But what progress has been made since then in Astronomy amongst us, while the Brahmins are today exactly what they were since the time of Salivaganam, seventeen hundred years ago!
If and whether this indolence can be attributed to physical causes, such as climate, or whether there are moral causes, it is certain that the Brahmins do not think of extending their knowledge. All whom I met seemed to be rather uncomfortable with perfecting their calculations, or doing any astronomical observation, or any other kind of research for this purpose. They even imagine that the activities we do in our countries are a continuation of our ignorance, and that we come to educate ourselves to their land, in a science that we do not know in Europe.
On the Indian method of astronomical computation:
Their rules of astronomical calculations are in enigmatic verses, which they know by heart. By this means, they do not need tables of data. By means of those verses, which we see them recite as they calculate (as we do our formulas), and by means of their cowries, they make these calculations of the eclipses of the Sun and the Moon with the greatest quickness.
They perform their calculations with a singular speed and ease, without pen or pencil. They replace writing with cowries (a sort of shell), which they place on a table, like our tokens, and most often on the ground. This method of calculating seems to me to have its advantages, in that it is much more prompt and more expeditious than ours. But at the same time, it has a very great inconvenience. There is no way of going back on the calculations, much less of keeping them, since we erase as we advance. If we have, unfortunately, made a mistake, we must start again, from the beginning.
But it is very rare that they are mistaken. They work with a singular coolness; a calmness and tranquility of which we are incapable, which enables them to avoid the mistakes which we Europeans would not fail to make in their place. It therefore appears that we must, among other things, keep each one to our method. It seems that theirs was made only for them.
On the accuracy of Indian predictions:
As to the exactness of this method, the agreement with observation has appeared to me quite singular, especially in lunar eclipses. The error, in several which I have calculated, amounts to no more than 25 minutes of time.
Apart from the eclipse calculation, some other points on Indian astronomy LeGentil discovered are as follows. Readers may note that some of these items are the same as determined by Euler a few decades earlier, from the Tranquebar Notes. This similarity is not surprising, because Tranquebar (Tharangambadi), Tirvalour and Pondicherry are all in close proximity in the Tamil province.
- The Indian Sidereal year has a duration of 365 days, 6 hours, 12 minutes and 30 seconds. This is in excess of 2 minutes from the modern value.
- The Indians employ a precession value of 54 sec/year, which is close to the modern value of 50 sec/year, and far more accurate than the Greek estimate of 36 sec/year.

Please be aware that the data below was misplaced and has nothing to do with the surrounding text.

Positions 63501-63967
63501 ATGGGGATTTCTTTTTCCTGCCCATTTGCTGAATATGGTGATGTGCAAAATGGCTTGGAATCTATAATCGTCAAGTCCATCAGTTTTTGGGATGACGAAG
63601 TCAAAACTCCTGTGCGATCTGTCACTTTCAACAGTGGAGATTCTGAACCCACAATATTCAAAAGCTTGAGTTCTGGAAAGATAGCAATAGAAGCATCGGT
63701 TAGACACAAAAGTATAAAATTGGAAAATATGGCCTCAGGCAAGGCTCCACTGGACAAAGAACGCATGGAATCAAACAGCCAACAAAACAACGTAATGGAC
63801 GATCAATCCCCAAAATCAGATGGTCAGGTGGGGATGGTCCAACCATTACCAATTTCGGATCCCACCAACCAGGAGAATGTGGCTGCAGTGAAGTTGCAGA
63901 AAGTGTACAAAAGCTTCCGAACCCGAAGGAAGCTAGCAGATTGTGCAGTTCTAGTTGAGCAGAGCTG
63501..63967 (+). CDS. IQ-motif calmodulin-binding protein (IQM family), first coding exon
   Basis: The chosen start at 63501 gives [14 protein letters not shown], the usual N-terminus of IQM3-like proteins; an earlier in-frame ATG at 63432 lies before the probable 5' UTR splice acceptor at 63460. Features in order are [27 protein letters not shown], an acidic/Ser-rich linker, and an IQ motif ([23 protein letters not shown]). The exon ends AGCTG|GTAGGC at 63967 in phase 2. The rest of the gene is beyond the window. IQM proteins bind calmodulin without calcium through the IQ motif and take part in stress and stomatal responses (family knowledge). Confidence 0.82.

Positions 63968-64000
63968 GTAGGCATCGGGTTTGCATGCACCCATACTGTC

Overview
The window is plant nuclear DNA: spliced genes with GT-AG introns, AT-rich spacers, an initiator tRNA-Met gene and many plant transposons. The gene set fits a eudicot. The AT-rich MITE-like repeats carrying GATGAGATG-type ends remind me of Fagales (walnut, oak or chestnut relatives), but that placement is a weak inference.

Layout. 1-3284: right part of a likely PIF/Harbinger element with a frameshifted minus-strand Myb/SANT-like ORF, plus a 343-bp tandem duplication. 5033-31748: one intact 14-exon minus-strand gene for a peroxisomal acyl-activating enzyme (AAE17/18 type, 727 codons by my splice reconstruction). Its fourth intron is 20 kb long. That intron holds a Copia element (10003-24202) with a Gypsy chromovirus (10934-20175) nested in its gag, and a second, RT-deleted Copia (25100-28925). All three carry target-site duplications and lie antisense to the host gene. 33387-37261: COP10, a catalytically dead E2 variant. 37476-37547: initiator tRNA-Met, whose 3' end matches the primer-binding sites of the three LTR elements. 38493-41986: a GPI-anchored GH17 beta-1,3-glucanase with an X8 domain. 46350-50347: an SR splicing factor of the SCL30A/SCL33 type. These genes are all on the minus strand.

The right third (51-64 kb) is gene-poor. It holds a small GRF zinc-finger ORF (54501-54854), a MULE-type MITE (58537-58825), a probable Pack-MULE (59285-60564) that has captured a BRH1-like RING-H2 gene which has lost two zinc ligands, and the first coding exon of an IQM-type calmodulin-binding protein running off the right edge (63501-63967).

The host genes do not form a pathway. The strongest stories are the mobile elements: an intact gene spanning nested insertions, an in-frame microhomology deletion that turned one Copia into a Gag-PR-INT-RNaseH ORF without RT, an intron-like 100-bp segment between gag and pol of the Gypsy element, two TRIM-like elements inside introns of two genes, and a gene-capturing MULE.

- The Indian Tropical Year has a duration of 365 days, 5 hours, 50 minutes and 54 seconds. This is in excess of the modern value by 2 minutes, but is more accurate than that of the Greeks by over 4 minutes.
|Tropical Year Length|
|Greek||365 days, 05:55:15|
|Indian||365 days, 05:50:54|
|Modern||365 days, 05:48:46|
- The Indian months do not all have the same duration. The month of June is the longest of all and the month of December the shortest. European months are also unequal, but those of the Indians are so in a more singular manner. European months are composed of a whole number of days; that of the Indians contain days, hours and minutes.
- The Indians are aware of the variation in the Sun’s motion – of its apogee and perigee.
- The Indian Zodiac of 27 divisions bears the stamp of great antiquity, which, being related to the movement of the moon, is the most natural and probably the first Zodiac to have been created.
LeGentil’s Summary on Indian astronomy:
I will content myself with the following remarks, without pretending to make any assertions:
(a) That astronomy, imperfect as it is in India, is certainly more perfect than it was found in China by our missionaries.
(b) That this astronomy appears to me to come from Chaldea.
(c) That there exists on the coast of Coromandel, among the Tamils, a tradition which seems to prove that the Chinese have come to trade at this coast, and that they even possessed a colony there. That the Chinese worshiped there the Gods of this country, which they took with them to China. And that it might well be that the Chinese had learned something of the astronomy of the Indians, but had disfigured what little they knew of it.
The Venus Transit of 1769
One month before the transit, LeGentil received the letter of recommendation from the Spanish Court allowing him to observe at Manila. It had gone circulating around the world for two years before finally reaching him! But it was too late for that now.
The English at Madras, coming to know of his quest, sent him an excellent achromatic telescope. Even enemies must come together in matters of scientific progress! Everything was set, and LeGentil waited with impatience for the transit date of June 3rd (4th in India).